Airplane Safety Improvements Years After a Deadly Crash Still Not Enough

November 30, 2012

plane_crash.jpgMore than a decade after a fatal plane crash, improvements are finally being made to enhance the safety of airline equipment. However, our airplane accident lawyers at Pintas & Mullins are concerned that many experts still say these improvements are not enough.

As USA Today is reporting, the Federal Aviation Administration (FAA) ordered aircraft manufacturer Airbus to upgrade the rudder systems on more than 200 of its planes following a deadly crash in 2001. Excessive pressure on the rudder was found to be the cause of the crash that took the lives of all 260 passengers aboard the plane. Still, safety experts are wondering why there was such a delay, and industry representatives are questioning the solution.

The FAA regulation is being finalized almost 11 years after American Airlines Flight 587 crashed in Queens, NY. The accident happened shortly after the plane took off from New York's JFK airport, when its tail came apart. The crash claimed not only the lives of all on board the Airbus A300-605R, but also that of five people who were on the ground.

The National Transportation Safety Board (NTSB) found that the Airbus' tail fin - the vertical stabilizer - came apart because the pilot applied too much pressure on the rudder by turning it from side to side while he fishtailed behind another plane. Six other flights suffered issues with rudder movement that resulted in too much stress on the tails but without disastrous consequences.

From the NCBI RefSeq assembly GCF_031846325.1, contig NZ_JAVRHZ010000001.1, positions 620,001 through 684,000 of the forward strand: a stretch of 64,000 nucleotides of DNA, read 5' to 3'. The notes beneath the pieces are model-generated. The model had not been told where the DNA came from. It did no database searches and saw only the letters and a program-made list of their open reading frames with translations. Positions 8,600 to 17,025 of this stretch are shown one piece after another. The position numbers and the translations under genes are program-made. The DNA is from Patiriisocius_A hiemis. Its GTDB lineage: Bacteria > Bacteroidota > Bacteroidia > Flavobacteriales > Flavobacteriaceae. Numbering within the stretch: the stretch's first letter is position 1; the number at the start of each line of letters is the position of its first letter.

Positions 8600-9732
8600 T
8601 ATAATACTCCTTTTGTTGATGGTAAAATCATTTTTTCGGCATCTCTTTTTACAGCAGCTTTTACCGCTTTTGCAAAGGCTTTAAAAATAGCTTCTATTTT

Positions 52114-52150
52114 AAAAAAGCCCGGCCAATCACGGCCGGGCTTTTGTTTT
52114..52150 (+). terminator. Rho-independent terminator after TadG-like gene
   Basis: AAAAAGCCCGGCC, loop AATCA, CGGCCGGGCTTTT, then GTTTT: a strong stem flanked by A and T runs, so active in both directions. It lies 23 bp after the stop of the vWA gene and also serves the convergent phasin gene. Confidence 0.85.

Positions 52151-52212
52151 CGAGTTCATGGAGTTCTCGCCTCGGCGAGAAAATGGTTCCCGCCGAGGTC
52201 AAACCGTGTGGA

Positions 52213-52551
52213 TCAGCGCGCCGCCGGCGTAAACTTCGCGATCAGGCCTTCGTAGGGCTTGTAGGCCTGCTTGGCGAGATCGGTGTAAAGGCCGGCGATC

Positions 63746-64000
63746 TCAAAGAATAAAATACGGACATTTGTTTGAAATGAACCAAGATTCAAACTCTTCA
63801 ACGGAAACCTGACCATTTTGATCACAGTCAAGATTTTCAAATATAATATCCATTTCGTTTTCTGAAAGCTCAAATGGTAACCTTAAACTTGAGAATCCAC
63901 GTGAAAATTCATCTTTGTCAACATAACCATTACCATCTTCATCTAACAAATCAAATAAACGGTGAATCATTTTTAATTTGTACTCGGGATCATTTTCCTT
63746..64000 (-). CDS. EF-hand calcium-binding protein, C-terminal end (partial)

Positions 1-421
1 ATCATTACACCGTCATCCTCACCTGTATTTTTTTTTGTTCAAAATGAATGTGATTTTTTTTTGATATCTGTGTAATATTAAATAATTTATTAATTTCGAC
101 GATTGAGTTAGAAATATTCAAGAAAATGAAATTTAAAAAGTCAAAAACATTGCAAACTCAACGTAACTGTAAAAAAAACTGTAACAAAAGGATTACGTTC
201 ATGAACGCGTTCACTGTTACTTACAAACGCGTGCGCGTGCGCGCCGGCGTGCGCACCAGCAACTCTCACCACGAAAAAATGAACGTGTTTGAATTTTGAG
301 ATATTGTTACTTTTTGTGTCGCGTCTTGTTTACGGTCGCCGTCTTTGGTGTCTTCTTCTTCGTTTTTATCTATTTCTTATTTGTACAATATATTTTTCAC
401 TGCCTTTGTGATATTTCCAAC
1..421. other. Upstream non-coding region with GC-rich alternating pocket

FAA collaborated with counterparts at Airbus and the European Aviation Safety Agency (EASA) to fix a flashing light and sound in the cockpit to warn pilots when there is too much rudder movement on A310 and A300 planes.

According to FAA approximations, the upgrade will amount to a $72,720 to $107,720 expenditure per plane. The FAA also approved another option for the rudder problem, a more expensive option - to install equipment that restricts movement of the rudder pedal (which would be $198,500 per plane).

Though Airbus cautioned that there was no practical way to design and fix the pedal equipment within the FAA's 4 year deadline, they did succeed in securing FAA certification for their warning system earlier this year.

A Dallas aviation lawyer and former six-year Navy pilot said that the airlines had to settle on either the pedal device which is safer, or the warning light which involves just one third the expenditure of the former.

Delivery giants Fedex and UPS who are also Airbus' bigger customers intend to act in accordance with the rule by introducing the warning lights. However, they also feel that the rule was not necessary.

A Fedex spokesperson revealed that the company was still of the opinion that the issue of correct control of the rudder to deal with wake turbulence is best tackled by way of pilot education and training.

UPS was initially worried about the expenditure associated with installing pedal equipment. However, the company admitted it was possible to install a flashing light and the associated software within the 4-year time limit.

The plane was not considered to be at fault for the crash because the NTSB found that stress on the tail was close to twice the amount it was certified to tolerate. In addition, Airbus had cautioned against excessive rudder movement that could cause structural failure.

If your loved one died in an unfortunate plane crash, you may be entitled to compensation. An airplane accident attorney can investigate the cause of the crash and identify the parties responsible for your suffering.